At the season-opening 300-kilometer race at Nurburgring, a stuck throttle cable relegated the first 936 (#001) to a fifth-place finish. However, from that point forward, the 1976 World Sportscar Championship belonged to the Porsche 936. The second car produced (#002) would win round 2, the Monza 1000km, with Jacky Ickx and Jochen Mass sharing driving duties. This same chassis would claim three more series victories in the seven-round season, along with scoring the all-important overall win at Le Mans. Chassis #001 would add two more wins to the 936's total, helping to secure the 1976 championship by a landslide.
The biggest achievement definitely was a triumph at Le Mans 24 Hours when Gijs van Lennep and Jacky Ickx drove the #20 Porsche to the victory. The other Porsche 936, driven by Reinhold Joest and Jurgen Barth retired from the race. After the victory at Circuit de la Sarthe, Porsche 936 continued to dominate the season and won the remaining six rounds of the World Sports Car Championship. Porsche was crowned as WSCC Constructors’ champion but in the following year German manufacturer set other priorities.
Interestingly, Porsche decided not to sell the 936 to private teams, wanting them instead to use the 935 and updated 908 cars. In 1977 the only goal for the German manufacturer was to score another win at Le Mans and again fielded two cars. The #4 car driven by Jurgen Barth, Hurley Haywood, and Jacky Ickx, who joined them after his and Henri Pescarolo’s Porsche #3 was pulled out at the early stage of the race. It was another marvelous victory after the margin to the 2nd-placed Renault was 11 laps mainly thanks to Ickx’s phenomenal driving.
The 1977 model had a much sleeker low-drag body, frontal area was decreased, and the turbocharged engine was equipped with two smaller turbochargers for better throttle response.
The Porsche 936 wasn’t able to win for the third consecutive time in 1978, even after being dominant in qualifying. However, two cars finished 2nd and 3rd respectively, with Bob Wollek, Jurgen Barth, and Jacky Ickx in the car #6, and Reinhold Joest, Hurley Haywood, Peter Gregg in the Porsche #7. The third Porsche #5 of Jacky Ickx, Henri Pescarolo, and Jochen Mass retired on lap 255.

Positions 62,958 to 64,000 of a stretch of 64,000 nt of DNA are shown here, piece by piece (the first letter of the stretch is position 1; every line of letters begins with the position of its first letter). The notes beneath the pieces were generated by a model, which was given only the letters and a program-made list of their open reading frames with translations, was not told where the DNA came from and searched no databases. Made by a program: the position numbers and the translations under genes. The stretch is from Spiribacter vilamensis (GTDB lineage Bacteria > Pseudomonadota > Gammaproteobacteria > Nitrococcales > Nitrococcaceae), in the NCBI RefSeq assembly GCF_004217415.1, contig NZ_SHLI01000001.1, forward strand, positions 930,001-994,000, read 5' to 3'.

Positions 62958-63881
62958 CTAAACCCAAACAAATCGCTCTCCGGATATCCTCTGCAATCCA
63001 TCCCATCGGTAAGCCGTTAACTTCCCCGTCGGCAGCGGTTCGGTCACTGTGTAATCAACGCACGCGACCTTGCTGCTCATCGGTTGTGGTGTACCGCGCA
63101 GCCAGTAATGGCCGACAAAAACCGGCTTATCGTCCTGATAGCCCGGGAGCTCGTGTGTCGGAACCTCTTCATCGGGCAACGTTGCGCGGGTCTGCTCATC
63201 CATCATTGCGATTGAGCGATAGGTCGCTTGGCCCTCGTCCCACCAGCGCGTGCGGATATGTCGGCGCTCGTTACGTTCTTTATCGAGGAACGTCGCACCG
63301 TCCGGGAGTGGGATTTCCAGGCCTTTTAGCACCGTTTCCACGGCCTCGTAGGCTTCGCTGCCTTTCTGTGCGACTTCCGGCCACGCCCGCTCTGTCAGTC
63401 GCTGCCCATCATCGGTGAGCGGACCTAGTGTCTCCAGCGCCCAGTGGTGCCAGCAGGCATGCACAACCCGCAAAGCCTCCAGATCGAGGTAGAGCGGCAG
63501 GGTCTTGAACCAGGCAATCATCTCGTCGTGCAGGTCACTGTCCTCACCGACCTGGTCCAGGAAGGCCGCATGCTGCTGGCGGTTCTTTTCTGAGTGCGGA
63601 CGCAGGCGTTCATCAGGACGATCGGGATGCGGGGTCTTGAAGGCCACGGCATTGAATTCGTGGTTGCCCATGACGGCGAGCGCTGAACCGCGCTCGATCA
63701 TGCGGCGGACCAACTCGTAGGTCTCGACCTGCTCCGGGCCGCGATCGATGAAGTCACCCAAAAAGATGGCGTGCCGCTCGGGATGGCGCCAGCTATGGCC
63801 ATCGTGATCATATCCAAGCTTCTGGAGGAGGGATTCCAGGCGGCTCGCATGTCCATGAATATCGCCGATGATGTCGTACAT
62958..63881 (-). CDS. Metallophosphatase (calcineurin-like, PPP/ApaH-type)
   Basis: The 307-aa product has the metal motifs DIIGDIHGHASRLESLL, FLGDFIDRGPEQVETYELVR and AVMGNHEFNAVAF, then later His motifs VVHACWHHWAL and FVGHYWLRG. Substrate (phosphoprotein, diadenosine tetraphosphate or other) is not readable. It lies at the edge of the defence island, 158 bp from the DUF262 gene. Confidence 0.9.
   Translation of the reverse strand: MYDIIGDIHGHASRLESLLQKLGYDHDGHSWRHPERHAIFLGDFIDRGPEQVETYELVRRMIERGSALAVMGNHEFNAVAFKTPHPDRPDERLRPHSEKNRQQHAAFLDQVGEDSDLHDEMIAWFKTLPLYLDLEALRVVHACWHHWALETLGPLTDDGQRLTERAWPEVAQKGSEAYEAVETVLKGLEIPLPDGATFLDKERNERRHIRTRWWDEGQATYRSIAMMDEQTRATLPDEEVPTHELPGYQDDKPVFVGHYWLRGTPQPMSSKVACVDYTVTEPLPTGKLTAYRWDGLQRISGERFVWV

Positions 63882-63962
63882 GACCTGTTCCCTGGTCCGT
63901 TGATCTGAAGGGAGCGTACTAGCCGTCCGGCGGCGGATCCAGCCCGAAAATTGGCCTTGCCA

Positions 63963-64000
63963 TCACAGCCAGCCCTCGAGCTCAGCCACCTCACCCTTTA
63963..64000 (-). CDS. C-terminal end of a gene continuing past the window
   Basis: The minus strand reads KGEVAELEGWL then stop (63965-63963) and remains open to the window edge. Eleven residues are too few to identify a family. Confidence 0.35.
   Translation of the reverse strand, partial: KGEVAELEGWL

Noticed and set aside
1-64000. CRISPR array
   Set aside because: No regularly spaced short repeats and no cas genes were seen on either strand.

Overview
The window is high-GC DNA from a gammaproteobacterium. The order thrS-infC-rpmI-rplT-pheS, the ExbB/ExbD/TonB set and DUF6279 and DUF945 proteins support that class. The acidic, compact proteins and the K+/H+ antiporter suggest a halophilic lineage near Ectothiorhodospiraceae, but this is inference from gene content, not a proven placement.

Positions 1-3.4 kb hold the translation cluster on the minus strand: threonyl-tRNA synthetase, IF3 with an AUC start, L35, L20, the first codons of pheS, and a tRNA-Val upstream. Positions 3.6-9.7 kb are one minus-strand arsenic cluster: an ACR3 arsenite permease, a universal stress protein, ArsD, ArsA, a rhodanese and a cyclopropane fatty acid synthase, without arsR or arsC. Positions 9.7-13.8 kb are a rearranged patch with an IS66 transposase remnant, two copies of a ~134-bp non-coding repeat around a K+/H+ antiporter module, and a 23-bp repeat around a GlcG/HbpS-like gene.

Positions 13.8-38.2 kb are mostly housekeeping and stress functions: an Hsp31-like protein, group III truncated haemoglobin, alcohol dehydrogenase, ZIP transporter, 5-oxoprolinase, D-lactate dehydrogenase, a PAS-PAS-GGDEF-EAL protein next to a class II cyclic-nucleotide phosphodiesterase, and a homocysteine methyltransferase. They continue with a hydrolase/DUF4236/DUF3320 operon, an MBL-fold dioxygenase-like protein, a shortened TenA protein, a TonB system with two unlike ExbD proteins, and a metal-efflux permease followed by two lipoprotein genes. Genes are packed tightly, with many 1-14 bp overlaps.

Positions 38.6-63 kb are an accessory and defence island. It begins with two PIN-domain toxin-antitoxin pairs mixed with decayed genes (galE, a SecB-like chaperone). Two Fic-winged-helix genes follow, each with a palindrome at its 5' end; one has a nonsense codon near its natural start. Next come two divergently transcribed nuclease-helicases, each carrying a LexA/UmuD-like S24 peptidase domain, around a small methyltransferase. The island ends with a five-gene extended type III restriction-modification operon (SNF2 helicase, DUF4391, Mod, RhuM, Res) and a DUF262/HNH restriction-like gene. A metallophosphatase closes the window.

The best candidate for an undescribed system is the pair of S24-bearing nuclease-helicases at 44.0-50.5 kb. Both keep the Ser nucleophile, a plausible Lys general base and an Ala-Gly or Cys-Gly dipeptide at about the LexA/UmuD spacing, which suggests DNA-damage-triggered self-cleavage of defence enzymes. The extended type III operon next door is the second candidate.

After a disappointing appearance in 1979 when both cars retired from the race, the three Porsche 936 were retired and placed in the factory museum. An experimental attempt in 1980 when Joest Racing built a Porsche around 936-004 chassis was relatively good after the car driven by Jacky Ickx and Reinhold Joest finished 2nd in the race. However, that wasn’t an original Porsche 936.
One Last Hurrah for 1981
A bit surprisingly, two Porsche 936 were pulled out of retirement for the 1981 Le Mans 24h. Instead of building a new Group 6 car, what was illogical because of major rule changes announced for 1982 the modified 936s equipped with a new 24-valve IndyCar engines were entered and that was a bingo. The #11 Porsche 936 driven by Derek Bell and Jacky Ickx won the race, while the #12 Porsche of Jochen Mass, Hurley Haywood, and Vern Schuppan was 2nd in the class.
That definitely was the end of Porsche 936’s long and fruitful racing career. In the following year the legendary car was replaced with Porsche 956 which had a brand new chassis and body, but carried the same turbocharged six-cylinder engine like the 1981 Le Mans winner.